Driving Tips for Winter Weather - NBC29 WVIR Charlottesville, VA News, Sports and Weather
#1 Dec 28, 2012
Always slow down on snow.
Keep in mind bridges will accumulate snow before other parts of the road.
If you are driving in traffic, give yourself plenty of stopping distance.
If you are driving in the city, slow down approaching intersections and be prepared to slowly come to a stop in case a light turns red.
Remember, 4x4 or AWD does not apply to your brakes. You have the same brakes as a 2WD version of your car and they cannot stop any better in snow.
If you begin to slide and you have ABS, apply moderate pressure on the brake pedal. A pulsating feel is normal, it means the ABS is working.
If you begin to slide and you do not have ABS, pump the brake pedal.
Even with these techniques, your car may not stop in time, but they can slow it down to lessen damage and injury.
If you need to swerve, do not touch the brake pedal, that will cause your wheels to lock (even with ABS, it will lock in short bursts) and you car will not turn with the wheels locked.
If you have FWD, AWD or 4x4 and you need to swerve, you can apply slight pressure on the accelerator pedal to prevent the front wheels from locking and help turn the vehicle.
If you begin to skid, do not hit the brakes. Turn into the skid and slowly turn back towards the center of the road (as if you meant to drive onto the edge of the road and drive back).
Always keep an eye out for other motorist who may not be in control of their vehicles and be prepared to stop, accelerate or swerve to avoid getting hit.
If you have RWD (and to some extent, 4x4), you will want weight in the back end of your vehicle. This is easier with a pickup, because just about anything will work. For a car or SUV, bags of sand are a great idea because the sand is contained and you can use the sand, if you get stuck, to gain traction.
If you have snow tires, put them on.
Always carry an emergency kit including blanket, flashlight, flares, water, and anything else you may need to spend a few cold hours in your car.
Have a lot of patience, be smart and be prepared for the worst.
#2 Dec 28, 2012
(Oh, forgot this tip because I'm used to driving stick): If you have an automatic transmission, keep it in "1" or "2".
#3 Dec 28, 2012
Three years ago I saw alot of people stuck in vehicles with no gas,wrong type of clothing or footwear.Also take your medication with you and a charged cell phone and or extra battery. People ran out of all the above.You may be able to travel easily but that doesn't mean the road will be open due to the non experiece of the other drivers.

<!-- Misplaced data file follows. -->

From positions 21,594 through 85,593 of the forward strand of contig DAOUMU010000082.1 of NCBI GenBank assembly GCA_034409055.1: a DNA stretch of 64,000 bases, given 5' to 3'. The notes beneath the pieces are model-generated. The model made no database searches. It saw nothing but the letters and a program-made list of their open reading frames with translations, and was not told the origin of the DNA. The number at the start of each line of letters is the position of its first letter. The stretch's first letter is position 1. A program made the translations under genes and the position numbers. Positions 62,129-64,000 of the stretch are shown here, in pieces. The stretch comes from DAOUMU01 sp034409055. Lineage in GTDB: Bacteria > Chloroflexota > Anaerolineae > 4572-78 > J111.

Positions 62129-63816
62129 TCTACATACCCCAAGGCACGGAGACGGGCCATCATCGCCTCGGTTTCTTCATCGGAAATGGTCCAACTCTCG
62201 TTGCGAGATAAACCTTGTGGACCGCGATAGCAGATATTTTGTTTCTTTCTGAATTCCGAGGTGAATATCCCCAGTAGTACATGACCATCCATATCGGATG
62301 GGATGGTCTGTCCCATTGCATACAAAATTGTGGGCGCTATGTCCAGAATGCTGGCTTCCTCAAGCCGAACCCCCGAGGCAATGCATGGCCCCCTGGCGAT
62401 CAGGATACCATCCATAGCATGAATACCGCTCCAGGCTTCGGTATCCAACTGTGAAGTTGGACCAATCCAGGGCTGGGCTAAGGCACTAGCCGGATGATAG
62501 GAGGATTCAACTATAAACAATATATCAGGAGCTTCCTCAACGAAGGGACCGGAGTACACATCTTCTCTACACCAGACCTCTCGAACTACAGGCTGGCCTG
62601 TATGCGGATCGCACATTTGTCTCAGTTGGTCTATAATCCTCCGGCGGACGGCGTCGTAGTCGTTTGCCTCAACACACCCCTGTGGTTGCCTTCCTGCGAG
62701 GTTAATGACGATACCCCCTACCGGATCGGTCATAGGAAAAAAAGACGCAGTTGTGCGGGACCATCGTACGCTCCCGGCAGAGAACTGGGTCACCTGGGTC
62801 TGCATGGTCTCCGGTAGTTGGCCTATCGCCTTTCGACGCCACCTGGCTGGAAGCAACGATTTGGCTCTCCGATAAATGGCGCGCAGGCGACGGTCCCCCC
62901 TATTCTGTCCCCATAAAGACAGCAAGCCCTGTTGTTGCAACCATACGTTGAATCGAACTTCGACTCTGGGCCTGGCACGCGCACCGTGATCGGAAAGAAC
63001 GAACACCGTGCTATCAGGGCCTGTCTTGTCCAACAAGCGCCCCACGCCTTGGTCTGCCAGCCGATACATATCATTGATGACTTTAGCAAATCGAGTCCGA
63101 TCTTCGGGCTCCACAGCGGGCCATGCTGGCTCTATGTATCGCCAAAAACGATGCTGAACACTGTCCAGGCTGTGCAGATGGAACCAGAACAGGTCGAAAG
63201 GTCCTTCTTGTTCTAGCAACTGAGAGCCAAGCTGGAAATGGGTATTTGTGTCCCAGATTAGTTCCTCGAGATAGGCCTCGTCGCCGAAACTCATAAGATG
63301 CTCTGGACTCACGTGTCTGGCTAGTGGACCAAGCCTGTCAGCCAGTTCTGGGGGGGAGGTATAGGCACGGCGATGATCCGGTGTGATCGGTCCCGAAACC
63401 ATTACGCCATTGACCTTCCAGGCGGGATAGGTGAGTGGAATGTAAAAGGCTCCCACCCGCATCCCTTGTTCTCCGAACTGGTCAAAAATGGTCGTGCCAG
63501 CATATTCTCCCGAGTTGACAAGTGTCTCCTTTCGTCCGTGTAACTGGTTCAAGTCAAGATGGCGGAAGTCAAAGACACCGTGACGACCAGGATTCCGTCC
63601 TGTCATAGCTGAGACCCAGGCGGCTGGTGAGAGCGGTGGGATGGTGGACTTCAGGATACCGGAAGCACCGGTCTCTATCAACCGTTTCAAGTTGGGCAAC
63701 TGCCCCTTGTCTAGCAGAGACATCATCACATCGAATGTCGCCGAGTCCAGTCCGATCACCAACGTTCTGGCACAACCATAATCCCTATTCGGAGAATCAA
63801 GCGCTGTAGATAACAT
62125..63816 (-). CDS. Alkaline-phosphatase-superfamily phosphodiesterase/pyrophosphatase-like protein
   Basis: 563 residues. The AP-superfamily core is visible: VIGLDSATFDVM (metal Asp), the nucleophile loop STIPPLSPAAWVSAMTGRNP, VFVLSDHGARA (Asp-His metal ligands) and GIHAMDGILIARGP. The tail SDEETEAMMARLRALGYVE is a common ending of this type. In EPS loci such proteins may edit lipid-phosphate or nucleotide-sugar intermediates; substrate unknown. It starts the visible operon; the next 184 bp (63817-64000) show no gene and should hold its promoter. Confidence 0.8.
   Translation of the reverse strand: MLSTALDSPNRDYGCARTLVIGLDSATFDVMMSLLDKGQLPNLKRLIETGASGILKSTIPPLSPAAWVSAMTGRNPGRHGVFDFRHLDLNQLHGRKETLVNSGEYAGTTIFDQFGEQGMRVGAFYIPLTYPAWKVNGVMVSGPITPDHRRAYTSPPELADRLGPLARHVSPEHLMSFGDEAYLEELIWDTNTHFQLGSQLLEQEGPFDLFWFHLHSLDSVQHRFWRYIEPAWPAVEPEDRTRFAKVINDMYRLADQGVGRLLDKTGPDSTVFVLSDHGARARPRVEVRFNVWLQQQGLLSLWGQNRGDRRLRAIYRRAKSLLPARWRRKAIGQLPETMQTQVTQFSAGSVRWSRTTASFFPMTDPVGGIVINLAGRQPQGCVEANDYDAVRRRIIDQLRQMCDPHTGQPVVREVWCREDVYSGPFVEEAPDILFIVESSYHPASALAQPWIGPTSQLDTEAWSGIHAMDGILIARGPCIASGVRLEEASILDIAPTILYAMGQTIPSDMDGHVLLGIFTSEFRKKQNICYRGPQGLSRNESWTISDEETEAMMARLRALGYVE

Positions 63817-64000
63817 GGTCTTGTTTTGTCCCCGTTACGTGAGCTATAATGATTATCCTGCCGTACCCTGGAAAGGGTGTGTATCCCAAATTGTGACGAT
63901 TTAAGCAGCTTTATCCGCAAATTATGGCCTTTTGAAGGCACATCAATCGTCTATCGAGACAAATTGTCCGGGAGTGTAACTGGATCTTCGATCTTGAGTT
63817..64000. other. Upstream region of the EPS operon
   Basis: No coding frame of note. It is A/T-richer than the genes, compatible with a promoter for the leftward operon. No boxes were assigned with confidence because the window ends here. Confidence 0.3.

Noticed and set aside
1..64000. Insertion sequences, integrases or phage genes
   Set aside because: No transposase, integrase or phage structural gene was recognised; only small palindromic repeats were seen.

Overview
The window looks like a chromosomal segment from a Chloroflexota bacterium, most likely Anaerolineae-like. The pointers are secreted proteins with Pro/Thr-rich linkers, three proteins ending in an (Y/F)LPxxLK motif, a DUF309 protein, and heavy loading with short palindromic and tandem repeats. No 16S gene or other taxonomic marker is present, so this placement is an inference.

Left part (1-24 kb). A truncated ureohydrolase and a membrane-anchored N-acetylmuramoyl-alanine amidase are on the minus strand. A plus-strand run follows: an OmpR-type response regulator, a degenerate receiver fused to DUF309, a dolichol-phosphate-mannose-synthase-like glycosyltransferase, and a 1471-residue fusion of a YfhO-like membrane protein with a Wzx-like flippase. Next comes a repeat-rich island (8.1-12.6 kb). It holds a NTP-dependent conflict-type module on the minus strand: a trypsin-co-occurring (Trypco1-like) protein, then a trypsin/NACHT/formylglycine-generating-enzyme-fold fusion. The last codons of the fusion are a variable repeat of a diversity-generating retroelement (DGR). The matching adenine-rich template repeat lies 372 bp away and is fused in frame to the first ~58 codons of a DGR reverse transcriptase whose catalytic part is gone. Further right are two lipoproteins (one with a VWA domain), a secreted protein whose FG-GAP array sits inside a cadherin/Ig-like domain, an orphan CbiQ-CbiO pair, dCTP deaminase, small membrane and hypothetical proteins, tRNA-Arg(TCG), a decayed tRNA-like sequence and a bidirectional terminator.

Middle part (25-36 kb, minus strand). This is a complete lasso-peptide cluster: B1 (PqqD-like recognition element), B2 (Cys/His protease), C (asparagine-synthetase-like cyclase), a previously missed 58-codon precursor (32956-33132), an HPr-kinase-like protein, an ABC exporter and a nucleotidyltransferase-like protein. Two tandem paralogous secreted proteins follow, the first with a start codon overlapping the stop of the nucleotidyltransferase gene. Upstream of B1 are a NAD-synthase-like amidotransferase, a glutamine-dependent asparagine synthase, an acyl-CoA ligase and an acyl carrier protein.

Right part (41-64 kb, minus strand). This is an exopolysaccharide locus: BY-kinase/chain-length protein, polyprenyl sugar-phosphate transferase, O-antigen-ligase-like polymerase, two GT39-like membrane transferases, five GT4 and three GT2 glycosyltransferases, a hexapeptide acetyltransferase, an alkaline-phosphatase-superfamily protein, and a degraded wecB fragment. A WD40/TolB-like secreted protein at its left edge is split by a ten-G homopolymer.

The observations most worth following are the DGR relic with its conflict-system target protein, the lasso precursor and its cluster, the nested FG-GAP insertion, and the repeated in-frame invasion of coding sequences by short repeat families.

#4 Dec 28, 2012
Do not drive in the fast lane if you are going to go slow.
#5 Dec 28, 2012
Wrong - keep it in drive. You want the highest gear for the least torque and the lowest engine speed driving the wheels. In low gear any touch of the gas is enough to break the wheels loose in slippery conditions.
#7 Dec 28, 2012
Do not go out until all the bad drivers had time to tear up their cars.
#8 Dec 28, 2012
So "good" drivers never slip/slide/wreck on ice or slush and tear up their car?
#9 Dec 28, 2012
If we're talking about multilane, limited access highways:
THERE IS NO "FAST" LANE!!!!!!!
There is a passing lane. That is on the left. The actual roadway is the right lane. REGARDLESS OF WHETHER YOU THINK YOU ARE "FAST" OR "SLOW" you ride in the RIGHT lane. You move to the left lane to pass (or make way for vehicles entering the roadway which amounts to the same thing). You finish passing AND YOU MOVE YOUR BUTT BACK TO THE RIGHT LANE!!!
THERE IS NO "FAST" LANE!!!!!!! THERE IS A _PASSING_ LANE!!!!
A huge amount of traffic congestion comes from people that don't observe this simple rule. Its how the highways were designed to operate. Do you want smoother and safer traffic flow on interstates? Add one more rule - maintain a consistent speed.
So two rules:
1) pick a speed and do it.
2) stay right except to pass.
Poof - if everyone did this limited access highways would be much safer and have reduced traffic problems
#10 Dec 28, 2012
No I am not saying that. But you are far less likely to loose control of your car by driving slow. I am talking about those who think running 55 mph on ice covered roads is ok and very safe. I can say I never have crashed my car in winter weather sense the day I started driving 20+ years ago. What I am saying is let the speed demons thin out so the roads are a little safer to drive on.
#11 Dec 29, 2012
I can agree to that.
#12 Dec 29, 2012
Nice advice, like the SUV drivers think they need to heed it. I used to push snow for the state on 64, unbelievable the amount of cars,and SUVs, in ditches as a result of driving too fast for conditions. The roads were very passable but you had to use your head, alot of drivers just don't. That, I'm afraid will not change.
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